Here’s something interesting I’ve noticed.
People who perform regular athletic activity tend to outperform those who don’t.
There might not be a lot of sports professionals in Internet marketing, but the ones who were on a college team or played a sport (including competitive poker) competitively might have an edge.
Here are some reasons why:
- Discipline: Athletes are used to structured training schedules. College-level swimmers might do a round of training from 5 am to 7 am, head to classes, then get back into the pool and do a second training session from 4 pm to 6 pm. This goes on for 5-6 days a week, with a rest day. This is in the midst of having to attend classes too. I remember following this schedule for about a quarter till I dropped out of swimming. The effort-reward didn’t agree with me, especially since the women were regularly swimming faster than me. The discipline factor comes in because training is always a priority, unless you had a serious illness, you’d still continue with training. This same attitude also applies to building an Internet business, especially at the early stages. If you slacken, take a week off or take your eye off the target, you’re likely to crash and burn.
- Fighting through the pain: One of the major differences between amateur and pro athletes is the willingness to fight through the pain. If you’re heading to the gym for a casual workout, you might feel a little weak, maybe from a late night, so you give up. The more committed athletes will follow the program, follow the plan and get what they need to get done. Procrastination doesn’t help with anything, so the only thing excuses do is delay your success. Doing a 3- or 5-day grind can be brutal when you’re working on getting a project up, but unless you do it, it might drag on and end up taking weeks, or even months in some cases to get done. So choosing to go through a “hell week” or months of half-assed effort to get a project up might not seem to be a hard choice. But you’d be surprised how many take the easy way out.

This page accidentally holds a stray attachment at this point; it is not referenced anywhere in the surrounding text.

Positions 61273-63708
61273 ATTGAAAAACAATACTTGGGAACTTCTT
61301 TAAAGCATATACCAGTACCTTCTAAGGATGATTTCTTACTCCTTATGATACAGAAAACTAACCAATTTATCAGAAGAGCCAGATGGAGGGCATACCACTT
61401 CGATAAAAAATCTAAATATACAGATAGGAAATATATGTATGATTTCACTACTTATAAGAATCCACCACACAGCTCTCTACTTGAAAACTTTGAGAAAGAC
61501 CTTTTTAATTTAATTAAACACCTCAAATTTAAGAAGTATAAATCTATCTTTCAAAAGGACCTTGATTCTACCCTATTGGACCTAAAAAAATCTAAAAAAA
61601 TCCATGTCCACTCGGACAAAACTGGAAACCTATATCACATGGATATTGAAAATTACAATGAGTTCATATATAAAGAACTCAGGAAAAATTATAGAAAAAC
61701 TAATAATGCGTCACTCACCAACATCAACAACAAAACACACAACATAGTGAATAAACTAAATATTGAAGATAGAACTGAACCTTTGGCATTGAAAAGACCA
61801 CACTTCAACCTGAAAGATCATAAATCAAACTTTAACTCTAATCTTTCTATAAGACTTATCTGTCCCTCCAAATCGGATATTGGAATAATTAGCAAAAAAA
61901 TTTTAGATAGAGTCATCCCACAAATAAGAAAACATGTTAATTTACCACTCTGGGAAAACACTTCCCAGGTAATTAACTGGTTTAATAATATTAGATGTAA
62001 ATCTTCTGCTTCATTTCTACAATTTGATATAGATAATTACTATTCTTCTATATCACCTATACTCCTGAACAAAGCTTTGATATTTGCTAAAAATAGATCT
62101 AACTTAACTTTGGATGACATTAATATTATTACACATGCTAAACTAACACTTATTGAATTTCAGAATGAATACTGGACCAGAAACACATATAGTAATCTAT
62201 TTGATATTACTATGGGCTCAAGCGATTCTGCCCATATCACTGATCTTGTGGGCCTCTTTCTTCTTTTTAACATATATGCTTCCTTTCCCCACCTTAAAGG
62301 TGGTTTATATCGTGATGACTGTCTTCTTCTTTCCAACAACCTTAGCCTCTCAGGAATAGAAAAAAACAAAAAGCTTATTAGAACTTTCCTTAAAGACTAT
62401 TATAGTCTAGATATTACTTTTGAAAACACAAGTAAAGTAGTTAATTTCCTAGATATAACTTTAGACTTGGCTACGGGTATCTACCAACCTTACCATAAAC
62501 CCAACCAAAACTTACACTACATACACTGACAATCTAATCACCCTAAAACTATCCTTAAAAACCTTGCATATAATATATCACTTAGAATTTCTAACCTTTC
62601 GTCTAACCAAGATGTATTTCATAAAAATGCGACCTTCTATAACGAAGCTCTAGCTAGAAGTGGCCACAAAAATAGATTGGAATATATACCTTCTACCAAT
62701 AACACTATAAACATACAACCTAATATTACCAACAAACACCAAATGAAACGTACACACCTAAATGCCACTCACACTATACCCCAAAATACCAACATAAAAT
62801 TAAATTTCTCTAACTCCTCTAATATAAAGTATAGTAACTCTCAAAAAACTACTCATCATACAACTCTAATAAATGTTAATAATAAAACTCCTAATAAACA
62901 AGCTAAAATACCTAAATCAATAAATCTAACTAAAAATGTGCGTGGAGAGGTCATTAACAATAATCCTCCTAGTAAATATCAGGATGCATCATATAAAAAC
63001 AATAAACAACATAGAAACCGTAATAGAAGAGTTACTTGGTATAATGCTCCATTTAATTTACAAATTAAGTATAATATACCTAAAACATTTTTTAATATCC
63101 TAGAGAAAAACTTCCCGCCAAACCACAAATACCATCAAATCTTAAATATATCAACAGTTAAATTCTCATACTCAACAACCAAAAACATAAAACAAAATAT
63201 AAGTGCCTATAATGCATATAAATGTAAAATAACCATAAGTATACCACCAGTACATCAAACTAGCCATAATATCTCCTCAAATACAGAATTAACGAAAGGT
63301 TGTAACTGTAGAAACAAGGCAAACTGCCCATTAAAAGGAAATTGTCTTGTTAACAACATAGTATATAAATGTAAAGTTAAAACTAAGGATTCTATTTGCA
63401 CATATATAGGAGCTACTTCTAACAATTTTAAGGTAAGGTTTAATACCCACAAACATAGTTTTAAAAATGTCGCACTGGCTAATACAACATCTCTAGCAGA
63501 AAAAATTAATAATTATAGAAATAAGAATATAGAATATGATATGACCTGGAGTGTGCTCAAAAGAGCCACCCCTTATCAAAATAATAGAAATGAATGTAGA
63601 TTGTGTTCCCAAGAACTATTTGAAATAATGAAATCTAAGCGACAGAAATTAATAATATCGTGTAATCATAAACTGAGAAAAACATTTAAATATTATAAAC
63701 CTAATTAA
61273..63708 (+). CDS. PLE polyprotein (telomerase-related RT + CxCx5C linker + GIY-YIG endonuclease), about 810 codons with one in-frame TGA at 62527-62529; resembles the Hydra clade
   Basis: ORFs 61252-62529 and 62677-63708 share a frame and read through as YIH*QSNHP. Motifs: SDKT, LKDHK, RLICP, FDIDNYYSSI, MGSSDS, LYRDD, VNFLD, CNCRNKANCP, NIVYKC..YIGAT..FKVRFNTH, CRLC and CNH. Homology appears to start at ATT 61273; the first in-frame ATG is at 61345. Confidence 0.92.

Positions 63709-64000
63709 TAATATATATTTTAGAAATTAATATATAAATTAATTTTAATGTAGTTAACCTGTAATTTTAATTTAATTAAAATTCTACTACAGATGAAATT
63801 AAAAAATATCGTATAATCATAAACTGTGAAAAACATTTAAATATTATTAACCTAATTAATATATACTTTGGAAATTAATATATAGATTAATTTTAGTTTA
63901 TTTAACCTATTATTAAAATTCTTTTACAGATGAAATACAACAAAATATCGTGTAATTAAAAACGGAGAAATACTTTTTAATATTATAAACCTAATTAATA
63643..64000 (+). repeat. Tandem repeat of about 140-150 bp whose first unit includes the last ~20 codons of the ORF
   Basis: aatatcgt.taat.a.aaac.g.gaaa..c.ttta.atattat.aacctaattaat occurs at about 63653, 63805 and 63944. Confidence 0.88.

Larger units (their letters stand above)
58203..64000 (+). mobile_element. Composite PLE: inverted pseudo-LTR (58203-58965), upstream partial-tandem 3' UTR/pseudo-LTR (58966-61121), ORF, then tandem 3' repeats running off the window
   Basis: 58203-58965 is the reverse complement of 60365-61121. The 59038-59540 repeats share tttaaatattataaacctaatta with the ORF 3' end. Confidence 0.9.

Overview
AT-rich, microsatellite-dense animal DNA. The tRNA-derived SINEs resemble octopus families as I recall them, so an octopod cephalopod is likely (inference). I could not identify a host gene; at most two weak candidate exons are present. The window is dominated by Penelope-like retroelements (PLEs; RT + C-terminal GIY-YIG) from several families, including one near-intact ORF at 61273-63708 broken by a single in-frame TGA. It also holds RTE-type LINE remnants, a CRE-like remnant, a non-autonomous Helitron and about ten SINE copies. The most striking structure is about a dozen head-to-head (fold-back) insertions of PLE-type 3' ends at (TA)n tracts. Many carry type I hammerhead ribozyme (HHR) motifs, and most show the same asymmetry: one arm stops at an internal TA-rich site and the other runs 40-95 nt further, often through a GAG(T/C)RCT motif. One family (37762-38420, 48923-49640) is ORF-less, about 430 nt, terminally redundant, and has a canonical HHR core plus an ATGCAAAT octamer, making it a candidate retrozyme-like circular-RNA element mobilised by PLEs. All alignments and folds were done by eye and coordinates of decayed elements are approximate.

- An expectation of winning: Athletes are used to being winners (and losers). They will not enter every race emerging a winner, but those with strong minds and focus will know that it’s a matter of working through the ratios, biding their time till their moment comes. There’s a realistic expectation that working their way through the Association of Tennis Professionals (ATP) or Professional Golfers’ Association (PGA) rankings is going to take time and it may not always work out, but keeping at it they may get their moment. It’s the same with starting and building out Internet marketing campaigns. You probably will not see immediate success, most of your campaigns might fail to break even, but if you keep at it, there’ll eventually be a light at the end of the tunnel. Take note, that probably 90% of Internet marketers with big hopes and big dreams will probably give up before they reach that point. So, are you in the 90% who gives up? Or in the 10% that succeeds?
- Focus: It takes determination and resolve to focus almost all your resources in one activity to become exceptional at it. That single-mindedness spending year doing something means not switching what you’re doing, even if you’re not getting the results you want yet. In the Internet marketing world, it’s common to see Internet marketers, bloggers, affiliates switch what they’re doing just because it’s not giving immediate results. That’s like planting a seed and expecting to see a tree the next day. It’s not going to happen and having those unrealistic expectations is setting yourself up for disappointment. The old quote I believe in “If you do what you’re supposed to do, you’ll get what you’re supposed to get” applies here.
If you’ve made it this far, you might be wondering, “So what if I’m not an athlete? Aren’t you overgeneralizing?”
This came about because I’ve been hearing from corporates who say they especially like hiring employees who played college sports. They also like ex-military. If you don’t fall into either category, there’s nothing to stop from defining who you are and what you want to become. There’s a measure of figuring out what you want to do, fighting through the pain and going for it.
Now, get back to work.